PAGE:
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Oral Therapy for Type 2 Diabetes: Care Instructions

Your Care Instructions

People with type 2 diabetes have two problems that lead to high blood sugar. Their bodies don't make enough insulin to control their blood sugar. And their bodies don't respond well to insulin when it is present. Oral medicines for type 2 diabetes can raise your insulin. They also help your body use insulin better. You take these drugs by mouth. Sometimes they are combined with insulin.

Some examples of these medicines are:

Sulfonylureas. These help the body make more insulin. They include glipizide and glyburide.

Meglitinides. These also help your body make insulin. They include nateglinide and repaglinide.

Metformin. This lowers how much glucose your liver makes. And it helps you respond better to insulin.

Thiazolidinediones. These also reduce the amount of blood glucose. They also help you respond better to insulin. These medicines include pioglitazone and rosiglitazone.

Alpha-glucosidase inhibitors. These keep starches from breaking down. This means that they lower the amount of glucose absorbed when you eat. They include acarbose and miglitol.

DPP-4 inhibitors. These help the body make more insulin. They also help the body make less of a hormone that raises blood sugar. They include linagliptin, saxagliptin, and sitagliptin.

Sodium glucose co-transporter 2 inhibitors. These help to remove extra glucose through your urine. They may also help some people lose weight. These medicines are also called SGLT2 inhibitors. They include canagliflozin, dapagliflozin, and empagliflozin.
You may take one or more of these drugs. You and your doctor can choose the best ones for you. If pills can't control your blood sugar, you may need to use medicine that you take as a shot. These include amylinomimetics, incretin mimetics, and insulin.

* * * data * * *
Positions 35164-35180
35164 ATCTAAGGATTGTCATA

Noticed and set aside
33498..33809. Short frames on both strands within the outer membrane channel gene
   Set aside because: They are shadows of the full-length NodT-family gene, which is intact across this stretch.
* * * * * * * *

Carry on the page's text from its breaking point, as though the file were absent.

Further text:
You may need to use insulin for a short time if you get sick or need surgery. Drugs that you take by mouth may not control blood sugar when your body is stressed.

Follow-up care is a key part of your treatment and safety. Be sure to make and go to all appointments, and call your doctor if you are having problems. It's also a good idea to know your test results and keep a list of the medicines you take.

How can you care for yourself at home?

Eat a healthy diet. Get some exercise each day. This may help you to reduce how much medicine you need.
Do not take other prescription or over-the-counter medicines, vitamins, herbal products, or supplements without talking to your doctor first. Some medicines for type 2 diabetes can cause problems with other medicines or supplements.
Tell your doctor if you plan to get pregnant. Some of these drugs are not safe for pregnant women.
Be safe with medicines. Take your medicines exactly as prescribed. Sulfonylureas or meglitinides can cause your blood sugar to drop very low. Call your doctor if you think you are having a problem with your medicine.
Check your blood sugar levels often. You can use a glucose monitor. Keeping track of blood glucose levels can help you know how certain foods, activities, and medicines affect your blood sugar. And it can help you keep your blood sugar from getting so low that it's not safe.
When should you call for help?

Call 911 anytime you think you may need emergency care. For example, call if:
You passed out (lost consciousness), or you suddenly become very sleepy or confused. (You may have very low blood sugar.)

You have symptoms of high blood sugar, such as:
Blurred vision.
Trouble staying awake or being woken up.
Fast, deep breathing.
Breath that smells fruity.
Belly pain, not feeling hungry, and vomiting.
Feeling confused.

Call your doctor now or seek immediate medical care if:
You are sick and cannot control your blood sugar.
You have been vomiting or have had diarrhea for more than 6 hours.
Your blood sugar stays higher than the level your doctor has set for you.

You have symptoms of low blood sugar, such as:
Feeling nervous, shaky, and weak.
Extreme hunger and slight nausea.
Dizziness and headache.
Blurred vision.

Watch closely for changes in your health, and be sure to contact your doctor if:
You have a hard time knowing when your blood sugar is low.
You have trouble keeping your blood sugar in the target range.
You often have problems controlling your blood sugar.

You have symptoms of long-term diabetes problems, such as:
New vision changes.
New pain, numbness, or tingling in your hands or feet.
Skin problems.

Care instructions adapted under license by Alliance In Health Diabetes Control Center. This care instruction is for use with your licensed healthcare professional. If you have questions about a medical condition or this instruction, always ask your healthcare professional. Healthwise, Incorporated disclaims any warranty or liability for your use of this information.

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